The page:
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The Picture of Dorian Gray

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Part of Penguin's beautiful hardback Clothbound Classics series, designed by the award-winning Coralie Bickford-Smith, these delectable and collectible editions are bound in high-quality colourful, tactile cloth with foil stamped into the design.

Enthralled by his own exquisite portrait, Dorian Gray exchanges his soul for eternal youth and beauty. Influenced by his friend Lord Henry Wotton, he is drawn into a corrupt double life; indulging his desires in secret while remaining a gentleman in the eyes of polite society. Only his portrait bears the traces of his decadence. The novel was a succès de scandale and the book was later used as evidence against Wilde at the Old Bailey in 1895. It has lost none of its power to fascinate and disturb.
Portrait
Wilde, Oscar

Oscar Fingal O'Flahertie Wills Wilde was born in Dublin in 1854. He went to Trinity College, Dublin and then to Magdalen College, Oxford, where he began to propagandize the new Aesthetic (or 'Art for Art's Sake') Movement.
Despite winning a first and the Newdigate Prize for Poetry, Wilde failed to obtain an Oxford scholarship, and was forced to earn a living by lecturing and writing for periodicals. After his marriage to Constance Lloyd in 1884, he tried to establish himself as a writer, but with little initial success. However, his three volumes of short fiction, The Happy Prince (1888), Lord Arthur Savile's Crime (1891) and A House of Pomegranates (1891), together with his only novel, The Picture of Dorian Gray (1891), gradually won him a reputation as a modern writer with an original talent, a reputation confirmed and enhanced by the phenomenal success of his Society Comedies - Lady Windermere's Fan, A Woman of No Importance, An Ideal Husband and The Importance of Being Earnest, all performed on the West End stage between 1892 and 1895.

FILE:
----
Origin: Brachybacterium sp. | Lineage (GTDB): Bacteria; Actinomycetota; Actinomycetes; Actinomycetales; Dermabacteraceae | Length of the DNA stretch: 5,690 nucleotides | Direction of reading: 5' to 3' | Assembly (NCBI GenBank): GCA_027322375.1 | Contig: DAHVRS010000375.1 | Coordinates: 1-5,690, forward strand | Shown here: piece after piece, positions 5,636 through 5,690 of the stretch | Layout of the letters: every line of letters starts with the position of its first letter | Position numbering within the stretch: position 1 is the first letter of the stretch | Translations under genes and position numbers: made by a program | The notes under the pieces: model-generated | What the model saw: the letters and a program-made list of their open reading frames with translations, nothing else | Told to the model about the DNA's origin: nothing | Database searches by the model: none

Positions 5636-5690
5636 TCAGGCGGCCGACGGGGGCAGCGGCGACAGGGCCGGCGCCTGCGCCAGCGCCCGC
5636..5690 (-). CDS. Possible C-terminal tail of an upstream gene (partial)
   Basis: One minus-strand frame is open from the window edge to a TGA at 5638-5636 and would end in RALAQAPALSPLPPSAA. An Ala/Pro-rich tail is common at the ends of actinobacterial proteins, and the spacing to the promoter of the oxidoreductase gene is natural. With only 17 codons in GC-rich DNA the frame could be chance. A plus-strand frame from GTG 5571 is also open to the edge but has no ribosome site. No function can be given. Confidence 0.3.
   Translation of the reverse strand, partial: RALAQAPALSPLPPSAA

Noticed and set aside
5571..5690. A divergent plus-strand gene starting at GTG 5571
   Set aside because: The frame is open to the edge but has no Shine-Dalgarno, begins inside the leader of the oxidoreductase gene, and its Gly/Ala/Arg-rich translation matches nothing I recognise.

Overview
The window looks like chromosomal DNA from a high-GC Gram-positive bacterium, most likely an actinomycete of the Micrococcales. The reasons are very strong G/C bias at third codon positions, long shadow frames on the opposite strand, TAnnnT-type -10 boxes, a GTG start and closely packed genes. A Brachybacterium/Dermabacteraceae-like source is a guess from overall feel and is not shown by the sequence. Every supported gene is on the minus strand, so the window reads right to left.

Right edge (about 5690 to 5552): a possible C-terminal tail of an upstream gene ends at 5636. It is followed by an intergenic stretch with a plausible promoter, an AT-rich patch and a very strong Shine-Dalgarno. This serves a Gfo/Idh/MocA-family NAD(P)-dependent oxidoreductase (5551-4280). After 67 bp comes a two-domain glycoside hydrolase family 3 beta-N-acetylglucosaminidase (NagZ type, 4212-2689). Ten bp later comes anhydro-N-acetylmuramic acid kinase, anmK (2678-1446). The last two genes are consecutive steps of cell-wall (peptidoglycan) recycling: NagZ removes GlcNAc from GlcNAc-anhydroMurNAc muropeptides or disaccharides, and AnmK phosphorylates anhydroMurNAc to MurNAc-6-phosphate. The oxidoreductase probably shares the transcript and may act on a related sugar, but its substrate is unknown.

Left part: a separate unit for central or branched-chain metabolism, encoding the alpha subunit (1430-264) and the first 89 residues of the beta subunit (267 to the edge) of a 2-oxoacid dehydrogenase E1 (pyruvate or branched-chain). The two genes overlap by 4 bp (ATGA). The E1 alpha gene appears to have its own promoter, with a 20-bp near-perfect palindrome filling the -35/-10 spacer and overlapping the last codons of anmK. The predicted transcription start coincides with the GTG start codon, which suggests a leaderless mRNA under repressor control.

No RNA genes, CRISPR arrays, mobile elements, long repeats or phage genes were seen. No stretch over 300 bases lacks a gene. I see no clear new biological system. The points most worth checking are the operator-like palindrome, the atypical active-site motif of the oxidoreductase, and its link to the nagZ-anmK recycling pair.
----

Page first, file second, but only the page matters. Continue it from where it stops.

Success, however, was short-lived. In 1891 Wilde had met and fallen extravagantly in love with Lord Alfred Douglas. In 1895, when his success as a dramatist was at its height, Wilde brought an unsuccessful libel action against Douglas's father, the Marquess of Queensberry. Wilde lost the case and two trials later was sentenced to two years' imprisonment for acts of gross indecency. As a result of this experience he wrote The Ballad of Reading Gaol. He was released from prison in 1897 and went into an immediate self-imposed exile on the Continent. He died in Paris in ignominy in 1900.
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  • CHAPTER I

    The studio was filled with the rich odour of roses, and when the light summer wind stirred amidst the trees of the garden, there came through the open door the heavy scent of the lilac, or the more delicate perfume of the pink-flowering thorn.

    From the corner of the divan of Persian saddle-bags on which he was lying, smoking, as was his custom, innumerable cigarettes, Lord Henry Wotton could just catch the gleam of the honey-sweet and honey-coloured blossoms of a laburnum, whose tremulous branches seemed hardly able to bear the burden of a beauty so flame-like as theirs; and now and then the fantastic shadows of birds in flight flitted across the tussore-silk curtains that were stretched in front of the huge window, producing a kind of momentary Japanese effect, and making him think of those pallid jade-faced painters of Tokio who, through the medium of an art that is necessarily immobile, seek to convey the sense of swiftness and motion. The sullen murmur of the bees shouldering their way through the long unmown grass, or circling with monotonous insistence round the dusty gilt horns of the straggling woodbine, seemed to make the stillness more oppressive. The dim roar of London was like the bourdon note of a distant organ.